Last night I had the pleasure of watching some of the world’s best skaters compete at Skate America, the North American component of the international Grand Prix of Figure Skating. Saturday was the free program competition for the men and for ice dance. Serendipitously, it was also my mother’s birthday and I bought tickets for her and for my oldest son. My mom and my son hinted beforehand that they weren’t sure how much they would enjoy the competition, but they both did, much more than they expected. I had bet that they would find it compelling in person, especially from the second row seats I’d splurged on.
The skaters were right there during their five minute warmups, their speed blowing a cool breeze over us, their jumps huge and close. Occasionally one would look out at the audience and we’d exchange a glance: I tried to send encouragement with my eyes. Unlike television, there were no annoying announcers and we could watch the competition evolve uninterrupted from start to finish.
We cheered as each skater was announced and my son and I rang our silly but fun little cowbells. In the first group of men my son especially liked Alexander Majorov of Sweden for his rave-style techno theme and his evident good cheer as he skated his routine.
Max Aaron, in plain black and with his characteristic speed, roughed it through three quads, landing two. Daisuke Takahashi’s skating quality was evocative as always but he looked a bit shellshocked and many of his technical elements like his triple axel and even his camel spin were iffy. His sizable contingent of Japanese fans showed him much love, filling the arena with Japanese flags and Daisuke banners and raining flowers on the ice after his skate.
Takahiko Kozuka started off the second group with big, smoothly executed triple axels and jump combinations but seemed emotionally self-contained, so his program didn’t really move me. Adam Rippon moved with grace and soulfulness to ‘Afternoon of a Faun.’ His lutz while warming up just before his name was announced was spot-on, but he fell hard and hit the boards attempting a quad lutz at the beginning of his program. Luckily he seemed to be able to brush that off and skated the rest of his program well, including two of his trademark triple lutzes with both arms overhead.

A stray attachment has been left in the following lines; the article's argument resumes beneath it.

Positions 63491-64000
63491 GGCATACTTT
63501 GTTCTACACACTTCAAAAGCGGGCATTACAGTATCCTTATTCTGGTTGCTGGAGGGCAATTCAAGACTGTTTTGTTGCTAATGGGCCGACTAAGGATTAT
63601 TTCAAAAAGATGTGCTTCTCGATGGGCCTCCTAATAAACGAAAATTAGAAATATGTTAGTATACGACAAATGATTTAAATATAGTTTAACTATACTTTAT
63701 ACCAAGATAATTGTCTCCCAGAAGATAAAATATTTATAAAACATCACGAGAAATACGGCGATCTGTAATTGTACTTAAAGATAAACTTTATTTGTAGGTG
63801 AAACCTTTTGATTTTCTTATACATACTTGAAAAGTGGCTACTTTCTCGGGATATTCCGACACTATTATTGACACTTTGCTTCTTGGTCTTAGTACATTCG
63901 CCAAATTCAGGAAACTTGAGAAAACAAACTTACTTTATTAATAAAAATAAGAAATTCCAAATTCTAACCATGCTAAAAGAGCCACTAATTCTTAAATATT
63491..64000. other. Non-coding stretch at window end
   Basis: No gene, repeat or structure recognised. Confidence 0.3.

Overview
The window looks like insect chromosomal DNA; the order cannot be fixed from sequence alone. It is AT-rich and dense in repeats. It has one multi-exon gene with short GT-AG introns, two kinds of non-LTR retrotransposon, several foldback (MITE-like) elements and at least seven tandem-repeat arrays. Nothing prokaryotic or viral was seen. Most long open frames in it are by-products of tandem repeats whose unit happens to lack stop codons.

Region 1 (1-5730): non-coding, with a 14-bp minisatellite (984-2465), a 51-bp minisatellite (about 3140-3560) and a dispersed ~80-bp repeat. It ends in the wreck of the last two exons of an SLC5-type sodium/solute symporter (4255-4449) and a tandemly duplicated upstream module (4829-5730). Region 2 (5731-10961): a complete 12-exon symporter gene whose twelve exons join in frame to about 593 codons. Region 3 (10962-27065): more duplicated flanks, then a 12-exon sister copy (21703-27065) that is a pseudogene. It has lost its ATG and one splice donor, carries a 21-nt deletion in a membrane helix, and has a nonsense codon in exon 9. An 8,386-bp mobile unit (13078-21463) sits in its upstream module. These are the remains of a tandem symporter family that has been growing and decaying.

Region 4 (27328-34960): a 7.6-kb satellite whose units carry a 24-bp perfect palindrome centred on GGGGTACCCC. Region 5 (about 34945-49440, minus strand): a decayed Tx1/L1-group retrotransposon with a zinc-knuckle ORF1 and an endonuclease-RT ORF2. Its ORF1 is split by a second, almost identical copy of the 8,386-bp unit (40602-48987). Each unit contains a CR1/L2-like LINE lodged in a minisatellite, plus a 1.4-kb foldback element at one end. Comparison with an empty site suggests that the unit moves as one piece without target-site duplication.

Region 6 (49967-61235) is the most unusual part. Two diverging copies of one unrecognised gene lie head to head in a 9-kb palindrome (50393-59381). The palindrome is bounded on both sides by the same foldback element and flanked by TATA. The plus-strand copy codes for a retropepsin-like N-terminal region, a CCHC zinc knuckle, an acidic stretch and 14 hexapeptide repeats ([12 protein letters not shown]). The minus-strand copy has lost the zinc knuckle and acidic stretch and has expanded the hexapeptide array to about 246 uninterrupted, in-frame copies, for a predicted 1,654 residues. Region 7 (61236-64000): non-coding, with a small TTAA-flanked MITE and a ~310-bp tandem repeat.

Jason Brown, a last-minute replacement for the injured Evan Lysacek, seemed un-pressured and so pleased to be in the top group of men. He got his triple axels out of the way, falling on one, double-footing the other, and then showboated happily through his routine. He highlighted his outstanding flexibility with Y-spirals and inventive spins, including a Biellmann position in which a foot is grabbed and brought overhead. It’s very rare for a man to be able to perform a Biellmann spin. (His skate here.)
Tatsuki Machida, the least well-known of the Japanese contingent, laid down a performance with unbeatable jumps, including a quad toe with great speed and flow out of it and a flawless triple axel/triple toe combination. Near the end of his program he skated a triple-flip/double toe/double loop combination near our seats and broke out into a “Yes, did it! Winning!” look of triumph. He received a standing ovation and took first place. You’ve got to admire the ambition and grit it takes to compete and win against the two much-decorated Japanese stars, Kozuka and Takahashi. He’s certainly fighting hard for one of the three Japanese spots for the Sochi Olympics.
My report on the ice dance competition here!